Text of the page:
Areas of Impact
High school and middle school
Student Agency Rubric
When I identify the specific skills and habits my students need for school success, I can explicitly teach & support their development.
This learning rubric identifies specific noncognitive skills and habits that supports students’ success throughout their education. Because it enumerates the full range of these skills, this rubric is a centerpiece of classroom learning and can be used in many ways, including at a Student-Led Conference.
Our Gateway Middle School teachers explicitly teach students all parts of this rubric. But to do so, we focus on specific sections over the course of the school year. Students are taught what each skill entails for their grade level, and that skill is reinforced over days, weeks and months. Students learn to reflect on their progress using the rubric in weekly Do Now/Exit Ticket Reflections. Then specific sections receive more attention based on the current learning objectives of a unit. For example, during a group project, the collaboration and community skills section is emphasized. Final assessment of student work then addresses mastery of both the learning process as well as the content knowledge in that subject.
A school or department might adapt this rubric to emphasize the skills and habits they want to emphasize with their students. And from there, a whole school conversation can be created around teaching both the academic and supporting non-cognitive skills for student success by integrating them in both lesson and long-term planning documents. Learn more with our adapted Backwards Planning Document.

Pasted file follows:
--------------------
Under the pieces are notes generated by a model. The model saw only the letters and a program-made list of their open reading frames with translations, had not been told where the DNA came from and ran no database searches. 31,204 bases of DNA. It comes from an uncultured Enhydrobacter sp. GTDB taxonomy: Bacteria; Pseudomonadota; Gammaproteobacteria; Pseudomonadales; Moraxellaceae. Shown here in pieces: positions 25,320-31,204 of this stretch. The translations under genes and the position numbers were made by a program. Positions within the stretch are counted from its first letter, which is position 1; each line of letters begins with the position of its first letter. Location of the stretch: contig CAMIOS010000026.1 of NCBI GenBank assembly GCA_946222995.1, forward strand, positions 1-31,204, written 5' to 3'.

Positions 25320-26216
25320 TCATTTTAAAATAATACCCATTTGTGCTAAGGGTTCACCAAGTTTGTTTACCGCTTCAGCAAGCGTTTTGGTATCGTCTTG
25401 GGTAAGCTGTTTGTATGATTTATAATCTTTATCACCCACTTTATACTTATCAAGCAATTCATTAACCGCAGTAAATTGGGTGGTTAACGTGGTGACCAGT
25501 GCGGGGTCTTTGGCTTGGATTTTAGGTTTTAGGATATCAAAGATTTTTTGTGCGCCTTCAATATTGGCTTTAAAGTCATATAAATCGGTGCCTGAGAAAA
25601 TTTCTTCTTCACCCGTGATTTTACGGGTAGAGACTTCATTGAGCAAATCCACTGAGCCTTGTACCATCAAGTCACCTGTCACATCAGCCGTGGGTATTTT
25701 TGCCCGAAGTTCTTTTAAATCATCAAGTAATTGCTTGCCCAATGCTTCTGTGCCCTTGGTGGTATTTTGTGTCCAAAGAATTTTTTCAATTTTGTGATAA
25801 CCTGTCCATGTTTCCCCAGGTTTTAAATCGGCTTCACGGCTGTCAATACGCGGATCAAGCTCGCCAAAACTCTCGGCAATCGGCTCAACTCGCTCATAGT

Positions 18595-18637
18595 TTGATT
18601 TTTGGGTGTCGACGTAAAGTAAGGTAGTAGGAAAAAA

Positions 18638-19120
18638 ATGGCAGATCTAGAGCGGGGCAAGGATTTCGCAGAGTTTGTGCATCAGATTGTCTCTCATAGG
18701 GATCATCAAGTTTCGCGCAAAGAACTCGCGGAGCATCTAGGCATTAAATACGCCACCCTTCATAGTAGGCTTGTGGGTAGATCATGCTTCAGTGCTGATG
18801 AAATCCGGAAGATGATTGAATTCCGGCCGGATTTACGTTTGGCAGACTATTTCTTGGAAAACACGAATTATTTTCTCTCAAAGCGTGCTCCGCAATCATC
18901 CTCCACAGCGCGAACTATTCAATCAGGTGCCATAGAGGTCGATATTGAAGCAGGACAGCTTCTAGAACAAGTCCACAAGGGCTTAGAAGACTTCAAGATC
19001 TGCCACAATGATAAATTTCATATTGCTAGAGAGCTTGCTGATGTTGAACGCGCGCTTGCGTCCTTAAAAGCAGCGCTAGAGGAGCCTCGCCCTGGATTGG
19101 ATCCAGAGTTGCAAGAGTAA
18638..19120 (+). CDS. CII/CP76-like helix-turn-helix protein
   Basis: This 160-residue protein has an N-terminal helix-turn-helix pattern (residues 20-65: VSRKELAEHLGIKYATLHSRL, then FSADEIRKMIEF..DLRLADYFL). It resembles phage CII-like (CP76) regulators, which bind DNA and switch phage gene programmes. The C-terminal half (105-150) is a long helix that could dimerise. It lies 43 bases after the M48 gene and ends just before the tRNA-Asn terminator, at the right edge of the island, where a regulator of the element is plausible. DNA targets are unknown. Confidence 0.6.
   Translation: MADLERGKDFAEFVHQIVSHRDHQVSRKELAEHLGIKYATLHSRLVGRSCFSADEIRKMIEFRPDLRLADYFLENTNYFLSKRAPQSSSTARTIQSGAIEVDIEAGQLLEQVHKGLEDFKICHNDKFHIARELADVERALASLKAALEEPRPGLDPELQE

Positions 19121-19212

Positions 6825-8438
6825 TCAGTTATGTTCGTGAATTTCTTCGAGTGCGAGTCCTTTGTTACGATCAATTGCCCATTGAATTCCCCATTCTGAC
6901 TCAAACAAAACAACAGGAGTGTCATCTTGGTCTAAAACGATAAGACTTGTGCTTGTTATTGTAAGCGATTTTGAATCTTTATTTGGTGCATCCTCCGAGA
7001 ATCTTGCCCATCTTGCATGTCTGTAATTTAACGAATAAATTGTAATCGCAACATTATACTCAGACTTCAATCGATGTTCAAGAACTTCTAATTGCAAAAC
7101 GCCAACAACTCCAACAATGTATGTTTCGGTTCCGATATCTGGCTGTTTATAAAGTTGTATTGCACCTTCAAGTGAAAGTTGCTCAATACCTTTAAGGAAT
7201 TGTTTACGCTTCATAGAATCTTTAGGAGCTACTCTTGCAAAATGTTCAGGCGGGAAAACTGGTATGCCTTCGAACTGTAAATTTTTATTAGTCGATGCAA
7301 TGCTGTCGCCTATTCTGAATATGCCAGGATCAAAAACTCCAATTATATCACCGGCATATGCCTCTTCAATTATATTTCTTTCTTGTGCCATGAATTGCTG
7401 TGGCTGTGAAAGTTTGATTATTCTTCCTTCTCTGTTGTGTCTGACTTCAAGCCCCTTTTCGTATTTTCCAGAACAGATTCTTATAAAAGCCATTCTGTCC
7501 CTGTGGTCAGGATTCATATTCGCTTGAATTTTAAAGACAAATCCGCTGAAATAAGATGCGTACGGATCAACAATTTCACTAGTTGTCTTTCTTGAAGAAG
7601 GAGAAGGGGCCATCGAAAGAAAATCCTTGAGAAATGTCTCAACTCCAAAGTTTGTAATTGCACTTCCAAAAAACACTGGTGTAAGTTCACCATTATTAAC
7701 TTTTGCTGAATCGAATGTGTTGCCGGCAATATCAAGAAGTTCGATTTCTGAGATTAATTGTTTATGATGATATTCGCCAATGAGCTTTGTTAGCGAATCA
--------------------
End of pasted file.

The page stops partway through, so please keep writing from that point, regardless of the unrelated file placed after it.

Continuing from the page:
Before using this resource, be sure to identify which specific skills and habits you are focusing on. In the beginning this document is too overwhelming for students to process all at once. Instead, divide it up into sections and explicitly teach what those skills looks like in your class and for students’ developmental age.
Remember that repetition is key! Daily and weekly reference to the skills is essential for students to incorporate them into their practice. We use a 6-week rule to think about students developing habits. That is, in general students need to regularly practice something for 6 weeks before they effectively can do something independently. (And of course, some students need less time, while others needs more!) During this practice time, frequent self-reflection on their progress helps build student agency.
Even after students have achieved independence in a specific habit, as they grow and take on new challenges, they often need reminders of the toolbox they bring to those challenges. This is especially true for the “Academic Strategies” section, which can be built out for different subject areas. Students benefit from going back to an honest appraisal of their growth. We do this in Student-Led Conferences.
Finally, remember that less is more as we develop habits. Taking on too many skills at once is hard for both students and teachers to monitor. Choose the most important areas to focus on first, then build out from there.